Investigation Reveals Blatant Housing Discrimination on Coast

Landlords in the business of screening potential tenants based on race, disability or family status have been put on notice to comply with the law or face the consequences.

At a news conference on Thursday, the Gulf Coast Fair Housing Center revealed its findings regarding an investigation into rental practices in Jackson and Harrison Counties.

For five months, the center sent people apartment hunting. Applicants with nearly identical salaries and credit histories would answer the same ad with one applicant being White and the other African American. In another scenario, one applicant would have children and the other wouldn't.

Fair Housing Alliance members say the results shocked even some of them.

Gulf Coast Fair Housing Center Director James Perry says a recent investigation found that "7 out of 10 times when an African American goes to rent housing here on the Gulf Coast, they will likely run into housing discrimination."

The discrimination took the form of unreturned calls, denial of applications and higher rent and deposit prices.

Perry says one African American applicant "was told that the rent for that apartment was $579 per month and that there was a $200 deposit. The White counterpart went to see an apartment in that same complex and was told that the rent was $495 per month, a significant difference in the rent amount."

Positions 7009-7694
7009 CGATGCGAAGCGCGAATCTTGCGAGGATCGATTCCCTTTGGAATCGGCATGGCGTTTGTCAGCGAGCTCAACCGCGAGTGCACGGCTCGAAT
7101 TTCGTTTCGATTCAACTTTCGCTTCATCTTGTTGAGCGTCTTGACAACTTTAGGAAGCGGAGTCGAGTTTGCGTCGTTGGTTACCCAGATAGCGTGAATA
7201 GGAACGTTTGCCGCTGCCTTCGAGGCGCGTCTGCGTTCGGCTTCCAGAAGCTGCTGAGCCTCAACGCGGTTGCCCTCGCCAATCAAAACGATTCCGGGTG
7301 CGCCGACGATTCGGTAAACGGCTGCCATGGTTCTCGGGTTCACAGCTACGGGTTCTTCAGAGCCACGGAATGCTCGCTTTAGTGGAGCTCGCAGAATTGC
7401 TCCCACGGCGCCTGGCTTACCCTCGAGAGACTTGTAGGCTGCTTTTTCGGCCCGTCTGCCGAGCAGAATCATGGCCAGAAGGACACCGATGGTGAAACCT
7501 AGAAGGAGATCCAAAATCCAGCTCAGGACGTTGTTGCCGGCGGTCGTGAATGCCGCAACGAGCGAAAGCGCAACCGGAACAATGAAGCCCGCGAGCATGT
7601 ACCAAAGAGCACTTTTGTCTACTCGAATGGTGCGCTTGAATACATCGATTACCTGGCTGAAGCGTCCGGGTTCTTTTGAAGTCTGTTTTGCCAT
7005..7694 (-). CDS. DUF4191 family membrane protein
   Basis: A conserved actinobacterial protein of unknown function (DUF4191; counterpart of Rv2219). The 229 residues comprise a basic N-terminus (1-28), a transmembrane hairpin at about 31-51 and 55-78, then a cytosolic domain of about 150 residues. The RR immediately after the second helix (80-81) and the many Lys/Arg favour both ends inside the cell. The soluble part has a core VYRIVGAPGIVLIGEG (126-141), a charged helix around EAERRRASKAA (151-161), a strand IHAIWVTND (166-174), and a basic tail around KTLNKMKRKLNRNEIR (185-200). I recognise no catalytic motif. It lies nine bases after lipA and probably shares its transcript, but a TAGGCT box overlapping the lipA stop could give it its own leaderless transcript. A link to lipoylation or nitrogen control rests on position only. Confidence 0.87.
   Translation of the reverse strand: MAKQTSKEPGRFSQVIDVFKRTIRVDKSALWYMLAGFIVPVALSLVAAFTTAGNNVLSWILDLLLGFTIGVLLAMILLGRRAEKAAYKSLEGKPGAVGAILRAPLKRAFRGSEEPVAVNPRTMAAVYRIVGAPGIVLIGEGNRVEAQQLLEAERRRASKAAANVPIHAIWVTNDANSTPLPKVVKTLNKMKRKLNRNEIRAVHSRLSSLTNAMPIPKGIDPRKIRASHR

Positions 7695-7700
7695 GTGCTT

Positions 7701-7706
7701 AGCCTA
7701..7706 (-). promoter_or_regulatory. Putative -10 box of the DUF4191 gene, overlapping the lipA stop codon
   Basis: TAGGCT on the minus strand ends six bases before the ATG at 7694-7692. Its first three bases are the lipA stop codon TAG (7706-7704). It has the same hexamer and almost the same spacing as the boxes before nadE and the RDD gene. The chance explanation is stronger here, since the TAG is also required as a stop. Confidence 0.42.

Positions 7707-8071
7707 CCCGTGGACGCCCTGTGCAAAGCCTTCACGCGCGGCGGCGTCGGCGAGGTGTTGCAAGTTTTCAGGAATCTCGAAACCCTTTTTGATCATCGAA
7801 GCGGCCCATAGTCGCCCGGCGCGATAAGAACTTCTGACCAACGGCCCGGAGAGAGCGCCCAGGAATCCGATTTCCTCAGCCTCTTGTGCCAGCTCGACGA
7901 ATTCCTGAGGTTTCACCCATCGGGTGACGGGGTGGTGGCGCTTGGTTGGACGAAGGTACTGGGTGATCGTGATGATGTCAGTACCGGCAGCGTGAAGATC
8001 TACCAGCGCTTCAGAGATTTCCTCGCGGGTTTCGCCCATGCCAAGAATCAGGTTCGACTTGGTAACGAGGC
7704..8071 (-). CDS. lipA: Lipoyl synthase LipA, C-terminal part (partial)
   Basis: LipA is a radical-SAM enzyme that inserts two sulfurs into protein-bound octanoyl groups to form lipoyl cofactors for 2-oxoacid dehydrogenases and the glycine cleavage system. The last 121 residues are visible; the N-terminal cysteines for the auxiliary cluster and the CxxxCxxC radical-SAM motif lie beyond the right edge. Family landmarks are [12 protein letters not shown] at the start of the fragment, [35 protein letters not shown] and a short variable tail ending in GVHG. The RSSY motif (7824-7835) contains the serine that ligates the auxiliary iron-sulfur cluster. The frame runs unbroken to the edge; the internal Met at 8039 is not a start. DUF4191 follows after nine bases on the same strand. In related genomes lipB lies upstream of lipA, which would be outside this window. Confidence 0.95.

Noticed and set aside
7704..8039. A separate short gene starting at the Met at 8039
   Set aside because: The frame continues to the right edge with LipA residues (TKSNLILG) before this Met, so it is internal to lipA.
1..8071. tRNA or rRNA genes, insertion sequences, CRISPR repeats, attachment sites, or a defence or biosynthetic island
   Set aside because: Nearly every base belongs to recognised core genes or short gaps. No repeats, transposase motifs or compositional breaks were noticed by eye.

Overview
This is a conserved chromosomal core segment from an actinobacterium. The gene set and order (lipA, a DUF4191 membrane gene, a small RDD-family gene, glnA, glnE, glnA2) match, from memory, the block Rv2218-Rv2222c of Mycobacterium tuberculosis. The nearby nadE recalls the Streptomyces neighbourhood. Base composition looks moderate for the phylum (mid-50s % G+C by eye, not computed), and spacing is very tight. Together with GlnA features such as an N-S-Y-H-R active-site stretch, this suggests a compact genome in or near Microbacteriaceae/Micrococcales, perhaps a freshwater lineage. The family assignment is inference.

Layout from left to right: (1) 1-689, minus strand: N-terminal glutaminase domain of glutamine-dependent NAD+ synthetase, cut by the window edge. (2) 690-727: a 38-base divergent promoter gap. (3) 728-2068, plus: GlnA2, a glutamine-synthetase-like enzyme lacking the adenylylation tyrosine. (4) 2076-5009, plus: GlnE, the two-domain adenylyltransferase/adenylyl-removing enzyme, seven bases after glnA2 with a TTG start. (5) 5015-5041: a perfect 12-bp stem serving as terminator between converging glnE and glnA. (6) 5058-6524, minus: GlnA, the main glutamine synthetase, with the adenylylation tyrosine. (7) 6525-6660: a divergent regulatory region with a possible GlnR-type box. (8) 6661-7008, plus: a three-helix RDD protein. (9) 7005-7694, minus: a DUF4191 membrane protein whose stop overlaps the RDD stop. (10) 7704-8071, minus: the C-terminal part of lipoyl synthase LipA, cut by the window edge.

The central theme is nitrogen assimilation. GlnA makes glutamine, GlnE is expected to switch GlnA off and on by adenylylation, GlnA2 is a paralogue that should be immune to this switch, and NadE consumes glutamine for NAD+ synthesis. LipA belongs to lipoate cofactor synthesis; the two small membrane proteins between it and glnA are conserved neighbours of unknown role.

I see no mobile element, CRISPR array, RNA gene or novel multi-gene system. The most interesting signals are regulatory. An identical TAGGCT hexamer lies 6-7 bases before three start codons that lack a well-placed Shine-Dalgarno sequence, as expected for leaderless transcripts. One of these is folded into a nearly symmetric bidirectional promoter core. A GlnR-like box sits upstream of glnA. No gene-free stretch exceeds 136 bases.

When it came to families, many were turned away whether White or Black.

"What we saw here, the blatancy of it, was so surprising. That people were told straight out 'No, we don't rent to people with children'," Fair Housing Alliance coordinator Deidre Swesnik said.

The Fair Housing Center is not releasing the names of the apartment buildings for now.

"This is your chance," said Perry. "Stop doing it now. But if you continue to do it, the next time it won't be a housing complex with the name taken off, but rather it will be an announcement of a lawsuit against that housing complex."

The Gulf Coast Fair Housing Center is calling for state and municipal fair housing laws to go along with federal laws. The director says there are some stiff penalties for those who break the law.

In fact the center recently held a work shop to help attorneys learn how to better pursue fair housing cases. If you have a complaint you can call 228-867-9113 or email